ט׳ בניסן ה׳תשע״ד (April 9, 2014)
Have you ever heard colors? Heard shapes?
In order for the blind to perceive colors or shapes, Hebrew University researchers use a sensory substitution device (SSD) that transforms images into pieces of music, enabling the blind to “hear” pictures.
With the New Israeli app EyeMusic one hears pleasant musical notes, which convey information about colors, shapes and location of objects in the world.
Using the EyeMusic you can experience the visual world without even opening your eyes.
While the blind cannot use their eyes to see, they can experience the world using their intact senses. While hands can experience textures and shapes, and the ears can listen to and enjoy music, other aspects of the visual worlds such as the colors and horizon are less accessible to the blind.
The EyeMusic captures shapes and translates them into Soundscapes – auditory representations of pictures. Colors are represented using different musical instruments, higher pixels of the image are translated into higher notes on a given musical instrument (i.e. higher pitches on the piano, trumpet or the violin) while lower pixels of the image are translated into lower notes on the same musical instruments & pixels closer to the left side of the image are heard before pixels closer to the right side of the picture – thus enabling everyone to hear shapes and colors.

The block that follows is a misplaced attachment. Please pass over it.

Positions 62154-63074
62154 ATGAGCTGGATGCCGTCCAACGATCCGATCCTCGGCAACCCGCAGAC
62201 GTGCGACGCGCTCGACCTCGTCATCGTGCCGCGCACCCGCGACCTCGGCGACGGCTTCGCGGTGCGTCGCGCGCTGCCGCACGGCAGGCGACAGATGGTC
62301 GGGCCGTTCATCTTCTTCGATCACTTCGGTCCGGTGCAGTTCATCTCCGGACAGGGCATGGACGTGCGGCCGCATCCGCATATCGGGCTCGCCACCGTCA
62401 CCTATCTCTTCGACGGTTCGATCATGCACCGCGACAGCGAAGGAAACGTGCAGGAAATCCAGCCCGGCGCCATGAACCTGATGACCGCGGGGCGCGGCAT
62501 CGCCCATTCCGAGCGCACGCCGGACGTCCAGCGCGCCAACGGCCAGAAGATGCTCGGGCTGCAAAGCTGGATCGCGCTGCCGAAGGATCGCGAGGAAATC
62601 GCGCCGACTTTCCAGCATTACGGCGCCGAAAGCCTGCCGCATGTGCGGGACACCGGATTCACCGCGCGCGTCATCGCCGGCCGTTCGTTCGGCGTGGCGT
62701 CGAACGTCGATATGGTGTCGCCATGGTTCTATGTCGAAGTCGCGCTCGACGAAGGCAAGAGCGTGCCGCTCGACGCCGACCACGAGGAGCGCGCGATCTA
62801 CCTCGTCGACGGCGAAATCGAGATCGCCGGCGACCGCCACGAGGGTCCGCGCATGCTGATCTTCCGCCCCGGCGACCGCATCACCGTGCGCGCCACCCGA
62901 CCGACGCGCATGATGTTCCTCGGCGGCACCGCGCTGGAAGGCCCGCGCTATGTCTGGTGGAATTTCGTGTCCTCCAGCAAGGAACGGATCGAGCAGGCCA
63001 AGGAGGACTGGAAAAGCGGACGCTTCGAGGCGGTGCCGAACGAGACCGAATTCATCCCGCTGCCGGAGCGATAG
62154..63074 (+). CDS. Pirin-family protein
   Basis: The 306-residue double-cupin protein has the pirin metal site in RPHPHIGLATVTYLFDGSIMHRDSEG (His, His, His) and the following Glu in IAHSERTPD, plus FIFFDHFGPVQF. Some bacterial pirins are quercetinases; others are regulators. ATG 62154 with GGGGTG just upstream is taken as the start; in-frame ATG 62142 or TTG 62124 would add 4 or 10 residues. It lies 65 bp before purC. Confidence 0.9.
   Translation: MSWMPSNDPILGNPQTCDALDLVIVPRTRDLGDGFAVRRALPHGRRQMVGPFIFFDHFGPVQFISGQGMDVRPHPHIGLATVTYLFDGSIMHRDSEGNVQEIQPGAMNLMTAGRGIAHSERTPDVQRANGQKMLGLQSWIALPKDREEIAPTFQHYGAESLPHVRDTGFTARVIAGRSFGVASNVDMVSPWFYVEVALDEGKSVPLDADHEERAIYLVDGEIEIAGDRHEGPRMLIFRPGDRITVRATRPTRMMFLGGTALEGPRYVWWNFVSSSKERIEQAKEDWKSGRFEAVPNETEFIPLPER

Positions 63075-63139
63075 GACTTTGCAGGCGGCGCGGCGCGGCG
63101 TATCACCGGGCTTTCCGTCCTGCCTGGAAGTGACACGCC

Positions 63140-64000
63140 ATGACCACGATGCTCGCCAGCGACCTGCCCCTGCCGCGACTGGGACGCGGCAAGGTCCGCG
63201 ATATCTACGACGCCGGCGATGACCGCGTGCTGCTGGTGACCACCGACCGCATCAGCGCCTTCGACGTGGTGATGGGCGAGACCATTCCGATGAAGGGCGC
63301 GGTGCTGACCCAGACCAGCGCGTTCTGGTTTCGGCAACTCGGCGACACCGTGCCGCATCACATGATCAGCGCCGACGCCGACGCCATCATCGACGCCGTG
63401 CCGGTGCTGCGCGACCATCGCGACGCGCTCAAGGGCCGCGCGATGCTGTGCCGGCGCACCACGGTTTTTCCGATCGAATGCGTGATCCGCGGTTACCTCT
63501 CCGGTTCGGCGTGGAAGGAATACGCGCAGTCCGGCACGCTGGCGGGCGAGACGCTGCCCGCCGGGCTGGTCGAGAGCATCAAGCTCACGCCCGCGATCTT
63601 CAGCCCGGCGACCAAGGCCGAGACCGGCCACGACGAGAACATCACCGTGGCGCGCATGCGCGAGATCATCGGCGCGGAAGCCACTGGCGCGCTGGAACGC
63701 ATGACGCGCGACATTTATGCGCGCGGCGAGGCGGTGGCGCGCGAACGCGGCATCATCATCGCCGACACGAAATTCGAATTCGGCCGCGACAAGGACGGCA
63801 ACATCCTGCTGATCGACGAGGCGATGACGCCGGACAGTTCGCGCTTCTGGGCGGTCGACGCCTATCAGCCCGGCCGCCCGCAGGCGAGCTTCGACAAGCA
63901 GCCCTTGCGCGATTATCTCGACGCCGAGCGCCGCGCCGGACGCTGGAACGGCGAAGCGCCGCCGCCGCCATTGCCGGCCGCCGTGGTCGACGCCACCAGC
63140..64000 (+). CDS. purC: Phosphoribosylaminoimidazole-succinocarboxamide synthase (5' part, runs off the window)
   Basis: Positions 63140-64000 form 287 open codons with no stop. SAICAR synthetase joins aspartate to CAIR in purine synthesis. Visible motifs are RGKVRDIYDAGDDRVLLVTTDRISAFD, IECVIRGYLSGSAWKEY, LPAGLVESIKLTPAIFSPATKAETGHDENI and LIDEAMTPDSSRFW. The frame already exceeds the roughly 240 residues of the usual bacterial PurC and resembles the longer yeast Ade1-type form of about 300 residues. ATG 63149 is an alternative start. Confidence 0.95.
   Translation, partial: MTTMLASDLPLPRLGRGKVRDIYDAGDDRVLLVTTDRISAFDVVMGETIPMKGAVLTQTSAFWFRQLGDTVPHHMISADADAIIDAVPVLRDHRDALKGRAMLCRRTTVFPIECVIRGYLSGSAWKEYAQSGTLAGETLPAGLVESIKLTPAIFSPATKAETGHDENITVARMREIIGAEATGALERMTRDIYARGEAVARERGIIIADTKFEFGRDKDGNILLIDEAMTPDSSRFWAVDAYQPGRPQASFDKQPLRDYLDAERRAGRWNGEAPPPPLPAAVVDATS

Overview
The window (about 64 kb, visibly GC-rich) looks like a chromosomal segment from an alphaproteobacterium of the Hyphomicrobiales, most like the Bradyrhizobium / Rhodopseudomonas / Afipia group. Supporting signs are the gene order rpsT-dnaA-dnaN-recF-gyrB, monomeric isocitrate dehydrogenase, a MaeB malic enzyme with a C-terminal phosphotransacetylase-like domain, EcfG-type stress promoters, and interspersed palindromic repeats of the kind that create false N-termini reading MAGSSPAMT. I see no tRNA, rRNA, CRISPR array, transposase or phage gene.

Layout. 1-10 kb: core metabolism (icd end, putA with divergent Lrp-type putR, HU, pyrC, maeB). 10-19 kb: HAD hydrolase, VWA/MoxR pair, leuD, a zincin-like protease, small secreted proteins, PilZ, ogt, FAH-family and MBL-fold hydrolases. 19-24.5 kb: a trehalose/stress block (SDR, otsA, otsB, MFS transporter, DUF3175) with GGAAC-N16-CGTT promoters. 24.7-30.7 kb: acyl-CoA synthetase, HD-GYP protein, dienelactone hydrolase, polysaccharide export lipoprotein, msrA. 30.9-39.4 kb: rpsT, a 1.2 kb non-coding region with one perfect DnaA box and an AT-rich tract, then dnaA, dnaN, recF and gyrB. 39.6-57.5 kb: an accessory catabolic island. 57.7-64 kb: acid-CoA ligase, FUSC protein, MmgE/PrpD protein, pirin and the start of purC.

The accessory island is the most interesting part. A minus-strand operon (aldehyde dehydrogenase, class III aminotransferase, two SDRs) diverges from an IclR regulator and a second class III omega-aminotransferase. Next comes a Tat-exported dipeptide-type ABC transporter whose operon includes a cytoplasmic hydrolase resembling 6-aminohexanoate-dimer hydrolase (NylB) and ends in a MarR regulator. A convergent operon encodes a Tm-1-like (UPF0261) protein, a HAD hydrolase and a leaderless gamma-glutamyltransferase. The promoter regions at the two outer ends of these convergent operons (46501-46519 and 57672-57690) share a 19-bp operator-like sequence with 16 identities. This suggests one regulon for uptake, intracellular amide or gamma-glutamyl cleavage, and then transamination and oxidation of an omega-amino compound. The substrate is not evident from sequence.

In recent studies, blind and blindfolded sighted users were shown to correctly perceive and interact with objects using EyeMusic. Participants were able to recognize different shapes and colors or reach for a specific beverage (watch video below).
Using the EyeMusic you can pick the red apple from a bowel of green apples without opening your eyes, differentiate orange juice from lemonade, or experience the rainbow.
The researchers hope EyeMusic can become a tool for future neuroscience research and holds great promise for the field of visual rehabilitation.
“The utilization of the EyeMusic and its added color information in the field of neuroscience could facilitate exploring several questions in the blind with the potential to expand our understanding of brain organization in general,” says Professor Amir Amedi, Head of the Center for Human Perception and Cognition at the Hebrew University of Jerusalem.
(via NoCamels; Image credit Michael Gluhoded, Shelly Levy-Tzedek and Amir Amedi)
App: EyeMusic: Hearing colored shapes by Quickode Ltd.
Compatible: iPhone, iPod Touch, iPad
Released: February 06, 2014
Publisher: Quickode LTD. © Amir Amedi lab, the Hebrew University of Jerusalem
Price: Free (get app)